compared to 88.9% and 80.6% for patients having a Risser sign of 1 and 2 respectively.
Although early reports indicated that the Milwaukee brace17 could afford some lasting reduction in the degree of spinal curvature, subsequent studies with longer follow-up demonstrated that, following the cessation of brace treatment, curves that had demonstrated some correction at the end of bracing with traditional rigid braces tended then to continually increased toward the pretreatment angle2,4,5,18. In the study of Noonan and colleagues5, 63% of the 88 patients wearing the Milwaukee brace were classified as a failure. Noonan et al showed that 27 patients (31%) had an arthrodesis; of these 18 patients (67%) had curve progression while they wore the brace, and 9 (33%) had progression of the curve after a trial of intentional weaning. Similar loss of correction over-time was also observed with other braces such as Wilmington and Boston braces.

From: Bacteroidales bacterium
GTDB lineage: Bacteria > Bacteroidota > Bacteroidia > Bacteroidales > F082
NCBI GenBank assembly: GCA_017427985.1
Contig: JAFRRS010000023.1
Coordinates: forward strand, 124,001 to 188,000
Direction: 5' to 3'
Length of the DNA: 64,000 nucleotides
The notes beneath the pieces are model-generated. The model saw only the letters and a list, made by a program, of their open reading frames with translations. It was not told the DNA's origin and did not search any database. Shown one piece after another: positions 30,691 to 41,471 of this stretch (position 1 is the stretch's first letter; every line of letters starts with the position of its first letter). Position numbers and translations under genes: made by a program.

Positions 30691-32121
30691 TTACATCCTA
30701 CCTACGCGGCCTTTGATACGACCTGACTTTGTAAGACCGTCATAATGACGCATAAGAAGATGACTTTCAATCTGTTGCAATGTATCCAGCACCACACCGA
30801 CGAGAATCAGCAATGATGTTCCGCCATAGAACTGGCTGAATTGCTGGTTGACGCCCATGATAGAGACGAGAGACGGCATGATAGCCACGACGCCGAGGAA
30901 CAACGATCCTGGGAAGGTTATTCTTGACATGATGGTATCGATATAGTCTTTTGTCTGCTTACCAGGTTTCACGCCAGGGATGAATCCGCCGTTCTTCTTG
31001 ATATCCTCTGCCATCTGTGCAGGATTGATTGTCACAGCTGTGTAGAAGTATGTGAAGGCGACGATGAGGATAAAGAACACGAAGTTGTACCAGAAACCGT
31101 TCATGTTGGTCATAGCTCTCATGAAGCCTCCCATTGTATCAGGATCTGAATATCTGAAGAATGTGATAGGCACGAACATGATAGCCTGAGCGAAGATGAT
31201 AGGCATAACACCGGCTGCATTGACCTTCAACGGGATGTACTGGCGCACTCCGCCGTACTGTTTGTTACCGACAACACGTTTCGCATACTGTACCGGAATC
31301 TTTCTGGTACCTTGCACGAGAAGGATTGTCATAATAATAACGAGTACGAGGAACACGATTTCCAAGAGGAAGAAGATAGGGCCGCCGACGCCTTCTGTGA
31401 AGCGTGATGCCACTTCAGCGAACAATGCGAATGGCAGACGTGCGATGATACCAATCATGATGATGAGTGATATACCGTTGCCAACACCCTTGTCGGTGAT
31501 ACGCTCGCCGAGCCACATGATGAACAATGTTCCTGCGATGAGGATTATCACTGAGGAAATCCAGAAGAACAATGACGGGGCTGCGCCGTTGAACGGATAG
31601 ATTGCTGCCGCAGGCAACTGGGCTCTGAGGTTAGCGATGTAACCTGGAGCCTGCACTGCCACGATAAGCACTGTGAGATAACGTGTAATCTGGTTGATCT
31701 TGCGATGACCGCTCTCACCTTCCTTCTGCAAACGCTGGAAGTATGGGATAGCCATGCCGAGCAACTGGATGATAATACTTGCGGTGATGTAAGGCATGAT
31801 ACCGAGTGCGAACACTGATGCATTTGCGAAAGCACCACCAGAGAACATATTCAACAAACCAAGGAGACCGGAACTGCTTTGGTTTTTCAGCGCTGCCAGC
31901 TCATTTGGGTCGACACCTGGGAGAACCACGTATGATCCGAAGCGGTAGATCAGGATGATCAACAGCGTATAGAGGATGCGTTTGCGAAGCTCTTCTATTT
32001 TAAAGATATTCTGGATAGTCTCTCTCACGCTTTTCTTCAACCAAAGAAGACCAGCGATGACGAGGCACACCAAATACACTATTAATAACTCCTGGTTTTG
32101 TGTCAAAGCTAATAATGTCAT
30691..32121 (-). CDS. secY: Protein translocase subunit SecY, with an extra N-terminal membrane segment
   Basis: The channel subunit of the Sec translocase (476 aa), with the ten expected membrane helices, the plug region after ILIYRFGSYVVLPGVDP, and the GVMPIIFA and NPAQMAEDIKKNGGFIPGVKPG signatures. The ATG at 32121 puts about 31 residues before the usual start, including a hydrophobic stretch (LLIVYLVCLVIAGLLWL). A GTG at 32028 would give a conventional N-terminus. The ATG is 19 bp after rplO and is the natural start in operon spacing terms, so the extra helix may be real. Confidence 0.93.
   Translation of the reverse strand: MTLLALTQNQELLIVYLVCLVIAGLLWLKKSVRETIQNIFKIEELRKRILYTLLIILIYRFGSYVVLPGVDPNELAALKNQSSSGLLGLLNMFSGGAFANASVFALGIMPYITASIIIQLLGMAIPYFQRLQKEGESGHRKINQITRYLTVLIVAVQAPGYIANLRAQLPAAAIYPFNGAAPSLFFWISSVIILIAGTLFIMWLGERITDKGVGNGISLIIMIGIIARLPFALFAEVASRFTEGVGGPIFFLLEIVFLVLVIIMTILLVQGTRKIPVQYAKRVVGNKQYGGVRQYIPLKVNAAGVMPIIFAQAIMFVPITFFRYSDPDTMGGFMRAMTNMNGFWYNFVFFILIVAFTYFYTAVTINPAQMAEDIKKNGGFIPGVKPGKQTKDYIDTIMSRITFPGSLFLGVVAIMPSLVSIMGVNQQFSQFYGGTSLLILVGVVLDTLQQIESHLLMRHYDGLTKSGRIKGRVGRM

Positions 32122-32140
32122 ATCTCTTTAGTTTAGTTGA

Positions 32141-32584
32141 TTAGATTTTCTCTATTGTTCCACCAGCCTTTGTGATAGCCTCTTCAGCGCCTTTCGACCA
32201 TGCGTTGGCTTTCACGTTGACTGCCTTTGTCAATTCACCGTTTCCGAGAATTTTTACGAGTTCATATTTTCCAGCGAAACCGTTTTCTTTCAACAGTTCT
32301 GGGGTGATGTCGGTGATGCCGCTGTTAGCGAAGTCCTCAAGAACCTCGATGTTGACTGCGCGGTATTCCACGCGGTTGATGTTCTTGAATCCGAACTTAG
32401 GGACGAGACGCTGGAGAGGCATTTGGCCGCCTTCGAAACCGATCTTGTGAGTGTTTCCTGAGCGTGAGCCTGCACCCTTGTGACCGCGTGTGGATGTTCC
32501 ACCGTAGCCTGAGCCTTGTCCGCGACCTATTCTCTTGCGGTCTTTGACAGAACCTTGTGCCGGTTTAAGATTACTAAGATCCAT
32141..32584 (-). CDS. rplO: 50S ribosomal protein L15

In the study of Gabos and coworkers4, 22% out of 55 patients demonstrated an increase in the curvature of S5: between the end of bracing with the Wilmington brace to the time of final follow-up (mean of 14.6 years after the completion of treatment). Additionally, 13% demonstrated an increase in the curvature of S5: between the end of bracing and the time of final follow-up that resulted in a curve that was S5: greater than the deformity measured at the time of the initial treatment. Olafsson and colleagues3 studied a population of AIS patients wearing the Boston brace but with smaller curves (22 to 44: curve magnitude). For this cohort of patients,